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Servitization Strategy and Managerial Control
Type: Book
ISBN: 978-1-78714-845-1

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Article
Publication date: 1 January 1996

ULF JOHANSON and MARIANNE NILSON

Human resource costing and accounting (HRCA) has been the subject of much model construction but there has been little research as to how these models are utilised in…

Abstract

Human resource costing and accounting (HRCA) has been the subject of much model construction but there has been little research as to how these models are utilised in practical decision‐making and implementation. This issue is addressed in three studies covering different aspects of HRCA. The first study shows that decisions are influenced in an experimental situation by HRCA information in such a way that the decisions are made in accordance with the content of the information. In the second study, the stimulating and inhibiting factors of force‐field analysis are used to examine a possible implementation of the methods of HRCA. In the third study, developments some years after a number of managers have come into contact with HRCA are examined. The conclusion is that HRCA has been useful as a basis for decisions or actions concerning human resource decision‐making

Details

Journal of Human Resource Costing & Accounting, vol. 1 no. 1
Type: Research Article
ISSN: 1401-338X

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Article
Publication date: 1 January 2005

Herman A. Theeke

This paper seeks to present the positions and conclusions of scholars to support a proposition that the asset approach to human resource accounting has failed.

Abstract

Purpose

This paper seeks to present the positions and conclusions of scholars to support a proposition that the asset approach to human resource accounting has failed.

Design/methodology/approach

Reviews the history of human asset accounting.

Findings

The paper offers an alternative “liability approach” to account for and report human resources.

Originality/value

The paper provides an argument and rationale to demonstrate that a liability paradigm would be compatible with normal accounting and reporting procedures.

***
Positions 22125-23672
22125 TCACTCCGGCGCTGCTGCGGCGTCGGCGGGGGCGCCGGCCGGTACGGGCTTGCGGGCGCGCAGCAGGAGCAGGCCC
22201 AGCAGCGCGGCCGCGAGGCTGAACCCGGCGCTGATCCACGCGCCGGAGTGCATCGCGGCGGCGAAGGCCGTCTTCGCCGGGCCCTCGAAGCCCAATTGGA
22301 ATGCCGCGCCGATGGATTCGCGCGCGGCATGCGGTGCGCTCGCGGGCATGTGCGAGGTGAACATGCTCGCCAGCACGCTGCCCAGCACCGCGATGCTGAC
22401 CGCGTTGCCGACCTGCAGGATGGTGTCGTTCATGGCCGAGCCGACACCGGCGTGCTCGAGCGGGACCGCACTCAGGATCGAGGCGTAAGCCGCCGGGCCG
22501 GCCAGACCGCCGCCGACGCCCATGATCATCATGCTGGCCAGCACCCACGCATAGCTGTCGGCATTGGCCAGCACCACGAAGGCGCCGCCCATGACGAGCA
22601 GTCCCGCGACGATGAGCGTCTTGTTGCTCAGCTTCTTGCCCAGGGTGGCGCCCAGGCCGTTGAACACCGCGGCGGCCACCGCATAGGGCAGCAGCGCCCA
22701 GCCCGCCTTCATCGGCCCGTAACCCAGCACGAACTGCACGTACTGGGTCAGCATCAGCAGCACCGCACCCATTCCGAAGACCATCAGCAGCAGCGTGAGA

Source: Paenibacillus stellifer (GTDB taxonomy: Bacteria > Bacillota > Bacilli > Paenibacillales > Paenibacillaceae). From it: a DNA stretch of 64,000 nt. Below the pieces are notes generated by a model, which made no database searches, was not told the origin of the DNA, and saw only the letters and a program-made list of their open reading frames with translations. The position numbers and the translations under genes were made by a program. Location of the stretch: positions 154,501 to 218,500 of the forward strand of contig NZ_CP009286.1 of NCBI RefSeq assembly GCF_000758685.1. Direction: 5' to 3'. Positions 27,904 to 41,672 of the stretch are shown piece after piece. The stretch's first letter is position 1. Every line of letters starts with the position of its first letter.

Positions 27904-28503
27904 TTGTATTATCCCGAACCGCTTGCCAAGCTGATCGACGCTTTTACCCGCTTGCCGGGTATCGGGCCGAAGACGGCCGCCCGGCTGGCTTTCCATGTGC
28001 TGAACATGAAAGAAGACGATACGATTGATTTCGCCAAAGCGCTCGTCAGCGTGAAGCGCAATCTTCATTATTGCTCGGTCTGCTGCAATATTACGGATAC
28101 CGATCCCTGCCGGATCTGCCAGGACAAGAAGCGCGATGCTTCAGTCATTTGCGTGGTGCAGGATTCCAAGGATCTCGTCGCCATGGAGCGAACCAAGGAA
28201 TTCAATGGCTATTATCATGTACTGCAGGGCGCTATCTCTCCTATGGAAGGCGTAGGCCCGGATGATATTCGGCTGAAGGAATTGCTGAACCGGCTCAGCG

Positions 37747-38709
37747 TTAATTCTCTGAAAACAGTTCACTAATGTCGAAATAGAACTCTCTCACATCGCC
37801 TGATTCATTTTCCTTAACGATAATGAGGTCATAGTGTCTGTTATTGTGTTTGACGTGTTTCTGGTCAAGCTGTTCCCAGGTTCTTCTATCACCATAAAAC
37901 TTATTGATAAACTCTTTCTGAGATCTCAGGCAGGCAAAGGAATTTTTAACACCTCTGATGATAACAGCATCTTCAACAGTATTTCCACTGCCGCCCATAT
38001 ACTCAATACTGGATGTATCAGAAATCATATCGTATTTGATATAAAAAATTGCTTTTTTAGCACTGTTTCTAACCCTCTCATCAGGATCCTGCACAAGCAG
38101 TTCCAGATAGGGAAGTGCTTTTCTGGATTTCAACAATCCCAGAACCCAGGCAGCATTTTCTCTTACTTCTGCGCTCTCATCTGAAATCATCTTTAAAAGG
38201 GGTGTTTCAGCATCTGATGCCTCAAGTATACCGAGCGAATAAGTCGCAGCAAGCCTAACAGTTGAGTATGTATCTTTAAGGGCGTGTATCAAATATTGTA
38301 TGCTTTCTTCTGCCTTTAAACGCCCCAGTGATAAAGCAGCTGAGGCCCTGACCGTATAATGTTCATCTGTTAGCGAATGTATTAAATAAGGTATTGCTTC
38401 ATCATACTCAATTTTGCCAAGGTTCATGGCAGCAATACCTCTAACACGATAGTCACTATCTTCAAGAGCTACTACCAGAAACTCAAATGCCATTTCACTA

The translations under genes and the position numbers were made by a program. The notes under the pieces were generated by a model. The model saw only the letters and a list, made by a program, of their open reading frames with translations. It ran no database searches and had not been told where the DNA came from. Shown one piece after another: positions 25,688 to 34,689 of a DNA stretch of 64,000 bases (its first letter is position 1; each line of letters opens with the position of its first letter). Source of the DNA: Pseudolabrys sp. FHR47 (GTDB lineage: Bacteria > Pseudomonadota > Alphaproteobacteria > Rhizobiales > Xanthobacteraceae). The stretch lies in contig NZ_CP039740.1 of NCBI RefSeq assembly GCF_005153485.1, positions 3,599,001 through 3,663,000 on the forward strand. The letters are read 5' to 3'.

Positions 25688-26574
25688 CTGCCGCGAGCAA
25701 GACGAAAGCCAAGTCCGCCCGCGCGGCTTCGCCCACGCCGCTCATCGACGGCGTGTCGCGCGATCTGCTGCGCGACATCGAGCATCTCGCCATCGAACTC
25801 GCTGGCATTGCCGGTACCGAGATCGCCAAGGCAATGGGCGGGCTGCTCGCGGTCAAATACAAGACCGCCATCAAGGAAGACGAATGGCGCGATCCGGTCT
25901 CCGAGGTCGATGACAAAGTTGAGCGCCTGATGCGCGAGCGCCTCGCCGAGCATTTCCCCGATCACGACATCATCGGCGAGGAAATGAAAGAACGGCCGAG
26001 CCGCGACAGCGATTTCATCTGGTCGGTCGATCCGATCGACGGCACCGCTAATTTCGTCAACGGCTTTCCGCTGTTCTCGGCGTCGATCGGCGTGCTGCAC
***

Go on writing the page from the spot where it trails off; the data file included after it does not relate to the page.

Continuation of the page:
Details

Journal of Human Resource Costing & Accounting, vol. 9 no. 1
Type: Research Article
ISSN: 1401-338X

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Article
Publication date: 26 June 2009

Bino Catasús, Maria Mårtensson and Matti Skoog

The purpose of the paper is to reflect on how sensegiving cues are encapsulated in models of reporting for human resources. This has been by investigating elements…

Abstract

Purpose

The purpose of the paper is to reflect on how sensegiving cues are encapsulated in models of reporting for human resources. This has been by investigating elements, arguments and formats of the models.

Design/methodology/approach

This paper focuses on the three discourses of human resource reporting that Jan‐Erik Gröjer is a part of. This paper is an appreciation of the importance of Jan‐Erik's work in the field of human resource communication as well as an illustration of how ideas and models changes over time.

Findings

The paper concludes that: there is no coherent idea of how sensegiving should be made in order to affect the sensemaking processes of human resources, the models emanate from different forms of critiques and the sensegiving cues change accordingly, and accounting for human resources has an ethical dimension.

Practical implications

The choice of model for reporting on human resources affects not only the content of the human resource report (the what and how question), but also affected by which arguments are considered as most efficient in the sensegiving process..

Originality/value

The paper contributes to the understanding of how sensemaking is dependent on which sensegiving cues bring forward in the accounts of human accounts.

Details

Journal of Human Resource Costing & Accounting, vol. 13 no. 2
Type: Research Article
ISSN: 1401-338X

Keywords

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Article
Publication date: 1 January 1996

ANGELA MAHER